Layout and Features
Both of the TV towers feature suites from one bedroom, to two bedrooms and a den. TV Tower 2 also has a number of studio apartments. Interestingly, in a poll conducted during construction, locals expressed a desire for more studios. Not only in the TV Towers, but in any future condominium developments in the area.
David Hepworth, at Vancouver’s Situ Design, is the mind behind the interiors at TV Towers. Hepworth chose to follow a cleaner European-style design plan featuring high-gloss white cabinetry in the kitchens and glass mosaic back splashes – though some residents chose the upgrade to stainless steel. Counters and worktops are typically particle wood, with granite and stone also available.
Floors are laminate in main living areas, and tiled in the bathrooms. All suites come in one of two pre-designed color schemes, light or dark.
A selection of unique floor plans from the TV Towers:
The list of amenities at TV Towers 1 and 2 includes:
- Steam room
- Yoga studio
- Games room/Sports lounge
- Meeting room
- Secure parking
- Video entryphone
|TV Towers Bylaws|
- The TV Towers welcome pets.
- Suites are available for either rental or purchase.
- There are no age restrictions on residency.
For a building that opened to occupants in 2009 and billed itself as a collection of "cutting edge homes", it's somewhat surprising that the developers (and perhaps the marketers) behind TV Towers didn't put the usual emphasis on the questions of its sustainability and environmental impact. There's little mention of things like LEED Certification, or sustainable building materials.
However, the TV Towers do come equipped with low energy appliances and fixtures, as well as double-glazed glass for improved insulation and heat management.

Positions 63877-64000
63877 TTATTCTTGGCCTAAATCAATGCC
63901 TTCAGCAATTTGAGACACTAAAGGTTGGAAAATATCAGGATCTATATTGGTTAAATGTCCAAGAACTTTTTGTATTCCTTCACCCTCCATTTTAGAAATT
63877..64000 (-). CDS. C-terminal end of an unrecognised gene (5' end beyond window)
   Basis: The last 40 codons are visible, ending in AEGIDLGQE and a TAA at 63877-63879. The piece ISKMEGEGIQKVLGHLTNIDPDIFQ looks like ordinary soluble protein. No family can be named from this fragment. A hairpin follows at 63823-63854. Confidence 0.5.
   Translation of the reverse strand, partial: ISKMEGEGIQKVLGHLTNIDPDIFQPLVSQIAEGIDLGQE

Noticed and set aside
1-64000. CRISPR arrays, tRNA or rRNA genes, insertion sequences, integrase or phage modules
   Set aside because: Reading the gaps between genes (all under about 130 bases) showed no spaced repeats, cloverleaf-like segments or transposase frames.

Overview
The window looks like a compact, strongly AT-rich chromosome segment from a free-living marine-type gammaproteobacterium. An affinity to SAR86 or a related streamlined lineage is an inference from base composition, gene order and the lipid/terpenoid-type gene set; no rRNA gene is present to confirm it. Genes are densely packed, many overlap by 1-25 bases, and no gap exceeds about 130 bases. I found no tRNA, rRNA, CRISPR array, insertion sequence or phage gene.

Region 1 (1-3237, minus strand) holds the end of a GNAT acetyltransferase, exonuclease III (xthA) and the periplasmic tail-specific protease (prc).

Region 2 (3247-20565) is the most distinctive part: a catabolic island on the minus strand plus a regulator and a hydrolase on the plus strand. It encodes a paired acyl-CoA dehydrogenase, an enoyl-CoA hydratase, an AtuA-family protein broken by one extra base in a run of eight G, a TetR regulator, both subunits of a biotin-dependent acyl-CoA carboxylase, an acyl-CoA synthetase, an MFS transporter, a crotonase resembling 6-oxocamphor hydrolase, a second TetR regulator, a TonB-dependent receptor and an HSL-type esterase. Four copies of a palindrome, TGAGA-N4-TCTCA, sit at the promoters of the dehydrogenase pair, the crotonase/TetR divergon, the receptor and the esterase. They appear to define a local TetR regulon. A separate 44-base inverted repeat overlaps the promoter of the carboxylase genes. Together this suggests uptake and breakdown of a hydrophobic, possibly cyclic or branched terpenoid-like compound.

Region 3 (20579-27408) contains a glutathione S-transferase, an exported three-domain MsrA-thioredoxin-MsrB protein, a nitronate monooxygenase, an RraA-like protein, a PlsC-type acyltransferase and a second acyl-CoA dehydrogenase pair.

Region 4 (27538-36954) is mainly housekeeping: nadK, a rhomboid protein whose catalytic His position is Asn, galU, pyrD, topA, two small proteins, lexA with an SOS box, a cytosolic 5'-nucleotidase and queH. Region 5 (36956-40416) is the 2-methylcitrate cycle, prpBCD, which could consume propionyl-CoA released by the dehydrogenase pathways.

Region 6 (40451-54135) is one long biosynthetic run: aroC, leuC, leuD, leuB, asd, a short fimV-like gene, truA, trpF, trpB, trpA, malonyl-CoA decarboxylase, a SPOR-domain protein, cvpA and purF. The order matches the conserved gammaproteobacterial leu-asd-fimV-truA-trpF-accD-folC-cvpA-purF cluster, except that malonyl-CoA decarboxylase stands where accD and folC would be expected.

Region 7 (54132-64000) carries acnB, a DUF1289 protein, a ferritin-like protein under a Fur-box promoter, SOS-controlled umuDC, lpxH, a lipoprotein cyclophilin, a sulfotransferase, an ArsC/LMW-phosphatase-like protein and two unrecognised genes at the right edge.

Taken together with Vancouver's all-out run for the title of "World's Greenest City" by the year 2020 - an initiative that includes a recycling program that's capable of handling almost anything, and the new "Green Bin" compost sites - the TV Towers' efforts at sustainability are definitely contributing to something much larger.
Mr. Dressup - Ernie Coombs
No article that has anything to do with changes to the CBC, either the building or its programming, would be complete without some small mention of Ernie Coombs. From 1964 to 1996, Coombs was a cornerstone of the Canadian Broadcasting Corporation as Mr. Dressup. Ironically, Coombs himself wasn't Canadian. He was born in Maine, came to Toronto for the run of the show, and retired there when it was over.
Most viewers remember Mr. Dressup alongside his puppet friends, Casey and Finnegan. But Casey and Finnegan began even before Ernie Coombs had a show of his own. Mr. Dressup first appeared on a CBC show called Butternut Square. Casey and Finnegan joined him there, but the show was cancelled after two seasons due to high production costs. Casey and Finnegan stayed on Mr. Dressup's own show until their puppeteer, Judith Lawrence, retired to British Columbia's Hornby Island in 1990.
Even after Mr. Dressup ended its run, Ernie Coombs remained involved with the CBC in a number of "Life and Times" retrospectives. Sadly, he suffered fatal stroke and passed away in September of 2001.
His show still runs in syndication.
- The Vancouver Sun, on 671-7000
- Walk Score
- The TV Towers
- Vancouver 2020: A Bright Green Future
- The CBC remembers Ernie Coombs